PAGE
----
“Haggerston is first recorded in the Domesday Book as Hergotestane, possibly of Viking origin, an outlying hamlet of Shoreditch. By Rocque’s 1745 map of Hackney, the village is shown as Agostone and had by the 19th century become part of urban sprawl, with streets of workers’ cottages and factories lining the canal.”

What is is, is a part of London close to the City, but historically deprived. It’s cheek by jowl next to trendy Shoreditch, but it’s really not trendy. Haggerston does not have many claims to fame but Edmund Halley, astronomer, was born here and it did give birth to a Nobel prize winner. It’s a quiet place where not much happens. It’s also where our studio is.

Studio 75 is not the only art space in the locale – the Drawing Room is down the road and there are other studio groups. We’re kind of trying to make connection with local people though, since we live here and we’re not just after cheap space.

To ths end, Nazir took on an opportunity by the Housing Association who owns our building, L and Q, to paint a huge mural on the hoarding of one of their building projects. It’s fantastic, coz big walls aren’t easy to come by in London.

Just watch the video!

The making of Haggerston Untitled, by Nazir Tanbouli


National and International exchange between artists is a vital and energizing experience, and it’s one of the things we wanted Studio 75 to facilitate. In June the first international exchange will take place at the studio: the visit of artists based in Valencia, Spain.

The space we’re exchanging with is La Clinica Mundana, and it’s organised by two curators, black duck and Red Nomade. The artists who will be exhibiting are from Spain and Argentina: Daniel Granero, Claudia Martinez, Ima Picó, Cristina Ghetti and Paula Bonet – and there will also be a video screening. The work is graphic and bold, quite in the spirit of Studio 75 and it’s going to be exciting.

In September we’ll go in turn to the beautiful city of Valencia and show our work there.

The studio turned into a mural workshop this week as Nazir made a giant mural for a hoarding opposite the studio. Naz has been doing murals for years, but it’s not that easy in London to find huge expanses of virgin space to paint on. It’s fantastic to work in the studio and see the giant colourful mural through the open window.


An artist run space is difficult to define. Beyond the obvious: artists are at the forefront of the decision making, and the space as a whole is there to serve art and artists. And the way it’s run is not going to be the same as “institutional” or “commercial” space. But what about the ethos? That’s’ one thing we are trying to define here at Studio 75.

Now we are faced with the decision of “exhibit” or “make”? The space is nice, so we are either exhibiting or making, it’s difficult though not impossible to do both at the same time. The space is nice so it is tempting to host show after show, as we all have quite a bit of work that – for example – hasn’t been shown in London, or hasn’t been shown at all. But is that really what we should do? On the other hand, do we just want to be there, making stuff with no specific aim? When you’ve got a show booked,it gives you a sense of purpose,: you go to the studio and crack on till you get it right. When you don’t, a lot of noodling happens. Is noodling okay? Isn’t it a waste of an opportunity? Isn’t it just a luxury?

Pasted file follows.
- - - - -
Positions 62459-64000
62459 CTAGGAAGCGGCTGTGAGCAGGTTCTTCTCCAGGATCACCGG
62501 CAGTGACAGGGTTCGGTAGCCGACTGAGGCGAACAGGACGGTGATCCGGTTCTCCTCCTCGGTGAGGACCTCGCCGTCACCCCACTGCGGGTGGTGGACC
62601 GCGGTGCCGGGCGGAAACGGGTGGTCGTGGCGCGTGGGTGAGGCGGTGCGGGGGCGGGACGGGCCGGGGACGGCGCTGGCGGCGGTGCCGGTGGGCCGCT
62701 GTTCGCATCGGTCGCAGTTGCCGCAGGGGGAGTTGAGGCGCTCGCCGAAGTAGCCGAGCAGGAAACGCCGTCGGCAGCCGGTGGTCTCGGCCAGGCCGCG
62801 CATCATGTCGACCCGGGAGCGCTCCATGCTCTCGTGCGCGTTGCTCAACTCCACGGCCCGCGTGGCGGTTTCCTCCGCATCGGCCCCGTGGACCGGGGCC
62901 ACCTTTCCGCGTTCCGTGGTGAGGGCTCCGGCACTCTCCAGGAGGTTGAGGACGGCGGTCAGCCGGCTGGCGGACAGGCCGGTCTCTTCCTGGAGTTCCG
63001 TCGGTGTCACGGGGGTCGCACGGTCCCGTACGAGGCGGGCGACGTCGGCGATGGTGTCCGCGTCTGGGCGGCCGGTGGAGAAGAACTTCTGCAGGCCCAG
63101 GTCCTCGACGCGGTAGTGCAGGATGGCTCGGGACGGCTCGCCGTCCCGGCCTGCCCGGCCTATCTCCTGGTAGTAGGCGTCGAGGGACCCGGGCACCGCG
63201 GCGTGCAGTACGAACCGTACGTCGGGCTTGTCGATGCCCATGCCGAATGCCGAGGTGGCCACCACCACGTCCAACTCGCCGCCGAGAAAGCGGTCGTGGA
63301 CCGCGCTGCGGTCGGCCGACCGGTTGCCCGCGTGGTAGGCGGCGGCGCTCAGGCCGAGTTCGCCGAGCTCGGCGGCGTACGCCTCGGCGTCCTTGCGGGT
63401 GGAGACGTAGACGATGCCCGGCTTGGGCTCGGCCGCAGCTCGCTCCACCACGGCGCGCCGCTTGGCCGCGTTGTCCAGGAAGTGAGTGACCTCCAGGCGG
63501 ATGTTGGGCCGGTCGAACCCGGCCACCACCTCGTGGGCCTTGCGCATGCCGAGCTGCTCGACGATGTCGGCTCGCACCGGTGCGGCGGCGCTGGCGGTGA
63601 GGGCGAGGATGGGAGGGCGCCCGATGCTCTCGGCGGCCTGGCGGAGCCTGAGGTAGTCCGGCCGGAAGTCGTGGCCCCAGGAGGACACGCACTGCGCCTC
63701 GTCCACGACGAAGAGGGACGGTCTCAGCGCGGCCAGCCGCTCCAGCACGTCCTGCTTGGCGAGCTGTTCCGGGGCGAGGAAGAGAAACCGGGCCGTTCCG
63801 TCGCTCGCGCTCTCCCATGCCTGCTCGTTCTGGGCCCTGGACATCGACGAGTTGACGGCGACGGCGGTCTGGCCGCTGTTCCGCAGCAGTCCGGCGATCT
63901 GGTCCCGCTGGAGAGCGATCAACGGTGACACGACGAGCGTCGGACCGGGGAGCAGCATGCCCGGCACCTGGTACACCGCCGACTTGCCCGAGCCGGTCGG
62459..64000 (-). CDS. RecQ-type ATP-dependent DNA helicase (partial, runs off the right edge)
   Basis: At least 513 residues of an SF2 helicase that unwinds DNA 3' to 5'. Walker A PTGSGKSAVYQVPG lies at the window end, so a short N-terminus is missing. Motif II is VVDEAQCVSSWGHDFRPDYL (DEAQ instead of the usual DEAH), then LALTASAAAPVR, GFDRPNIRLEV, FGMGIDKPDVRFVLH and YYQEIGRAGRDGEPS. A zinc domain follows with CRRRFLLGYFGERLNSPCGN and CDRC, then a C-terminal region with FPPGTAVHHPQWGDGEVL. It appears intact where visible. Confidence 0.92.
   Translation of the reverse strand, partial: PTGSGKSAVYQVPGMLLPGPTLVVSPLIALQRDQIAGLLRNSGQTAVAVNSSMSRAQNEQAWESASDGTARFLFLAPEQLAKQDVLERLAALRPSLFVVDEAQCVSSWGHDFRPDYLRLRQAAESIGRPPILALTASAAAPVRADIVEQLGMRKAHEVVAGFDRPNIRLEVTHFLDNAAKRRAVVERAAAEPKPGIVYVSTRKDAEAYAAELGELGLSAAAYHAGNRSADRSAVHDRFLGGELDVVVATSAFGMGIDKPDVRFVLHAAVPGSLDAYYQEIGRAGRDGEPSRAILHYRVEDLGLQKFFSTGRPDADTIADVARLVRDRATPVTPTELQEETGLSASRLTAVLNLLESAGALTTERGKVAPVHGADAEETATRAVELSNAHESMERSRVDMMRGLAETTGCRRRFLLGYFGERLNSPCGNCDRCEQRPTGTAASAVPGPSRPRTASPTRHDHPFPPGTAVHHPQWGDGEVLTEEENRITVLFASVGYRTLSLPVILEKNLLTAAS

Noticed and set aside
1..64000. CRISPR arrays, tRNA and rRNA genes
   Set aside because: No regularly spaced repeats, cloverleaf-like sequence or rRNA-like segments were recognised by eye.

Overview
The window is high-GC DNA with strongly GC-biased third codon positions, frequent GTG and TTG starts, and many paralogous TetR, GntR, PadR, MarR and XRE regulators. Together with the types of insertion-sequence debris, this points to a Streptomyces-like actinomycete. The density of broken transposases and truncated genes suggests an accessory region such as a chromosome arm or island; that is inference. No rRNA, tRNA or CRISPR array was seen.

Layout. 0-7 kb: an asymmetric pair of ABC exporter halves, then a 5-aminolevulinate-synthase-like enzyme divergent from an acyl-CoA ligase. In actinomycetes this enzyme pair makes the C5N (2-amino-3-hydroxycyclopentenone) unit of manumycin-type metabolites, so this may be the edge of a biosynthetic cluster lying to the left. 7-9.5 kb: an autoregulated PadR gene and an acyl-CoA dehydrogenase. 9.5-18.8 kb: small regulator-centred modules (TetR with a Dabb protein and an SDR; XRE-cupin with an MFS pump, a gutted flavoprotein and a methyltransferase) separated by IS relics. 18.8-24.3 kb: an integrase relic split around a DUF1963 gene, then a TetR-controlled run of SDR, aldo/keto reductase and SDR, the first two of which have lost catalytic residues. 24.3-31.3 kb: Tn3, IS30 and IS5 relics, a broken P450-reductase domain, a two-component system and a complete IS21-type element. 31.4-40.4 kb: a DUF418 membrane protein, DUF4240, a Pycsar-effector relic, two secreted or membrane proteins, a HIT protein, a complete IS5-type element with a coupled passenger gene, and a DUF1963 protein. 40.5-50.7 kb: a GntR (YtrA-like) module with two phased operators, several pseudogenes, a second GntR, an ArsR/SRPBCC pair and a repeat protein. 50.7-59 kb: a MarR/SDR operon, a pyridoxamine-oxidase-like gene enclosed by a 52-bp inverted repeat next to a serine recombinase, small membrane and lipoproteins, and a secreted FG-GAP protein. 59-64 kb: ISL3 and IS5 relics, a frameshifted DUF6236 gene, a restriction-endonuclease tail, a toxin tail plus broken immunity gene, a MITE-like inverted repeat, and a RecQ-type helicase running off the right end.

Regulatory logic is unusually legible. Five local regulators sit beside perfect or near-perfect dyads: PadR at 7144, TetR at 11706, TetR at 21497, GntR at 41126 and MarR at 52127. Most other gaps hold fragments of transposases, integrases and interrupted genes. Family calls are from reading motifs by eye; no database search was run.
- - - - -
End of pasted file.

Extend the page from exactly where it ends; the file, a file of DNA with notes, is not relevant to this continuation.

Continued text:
With these thoughts floating around out heads, we decided to clear the schedule and postpone what could be postponed and just keep the studio free for noodling for awhile. Cutting, sticking, slopping, blobbing, flibbering, widding, rogging, meeming, twapping, flupping and drithering – you know, that stuff artists do when they let themselves go and free to just make.



For the London exhibition of Prospero’s Library, the artists involved included:


Les Bicknell, Tracey Tofield, Theresa Easton, Nicholas Wright, Annabelle Moreau, Evelina Schatz, Mikhail Pogarsky, Evgeny Strelkov, Nazir Tanbouli, The Point and Place Collective (Julie Brixey-Williams, Camilla Brueton, Simon Kennedy, Theron U. Schmidt, Rajni Shah, Caroline Younger).


Cityscapes 2 folding books in cases – Nicholas Wright

Sons of the Sea project:

January – éilis Kirby / Irina Prestnetsova
February – Hazel Grainger / Alexej Parygin

March – Guy Begbie / Konstantin Kalendarev

April – Paul Laidler / Alexandr Lavrentiev

May – Cath Fairgreave / Dmitry Babenko

June – Sarah Bodman / Grigory Katsnelson

July – Danny Flynn / Alexej Konoplev

August – Natalie McGrorty / Svetlana Koroleva

September – Angie Butler / Mikhail Pogarsky

October – Andrew Eason / Konstantin Sutiagin

November – Stephen Fowler / Ekaterina Lavrentieva

December – Malcolm Turner /Dmitry Sayenko

Book installations:

book with wings by Gillian McIver (reconfigured prayer book)

narratology by Gillian McIver (books, plant)

concertina book installation by Nazir Tanbouli

Digital Books / Video:

The Book of Light and Motion by Jessica Kolokol

Moments in the Transference of Knowledge by Gillian McIver and Nazir Tanbouli

Zat by Nazir Tanbouli

Video shot by Gillian McIver and edited by Nazir Tanbouli with music by Omar Zayed.


Holidays. Grrrrr.

Most of London pretty much emptied out the past 2 weeks, aside from the bit around Westminster where the RW took place. A pity really, because Studio 75 mounted Prospero’s Library, quite an exceptional show of book art. However those who did come – whether writers or visual artists – unanimously said they were deeply inspired; some even said the show “sorted out” some ideas and problems they were having with developing some projects. That’s what we aim for – real engagement!

We’re going to run more book projects later this year.

Mikhail Pogarsky sold one of the books from Prospero’s Library to the Tate; it would be nice if more will follow ;-)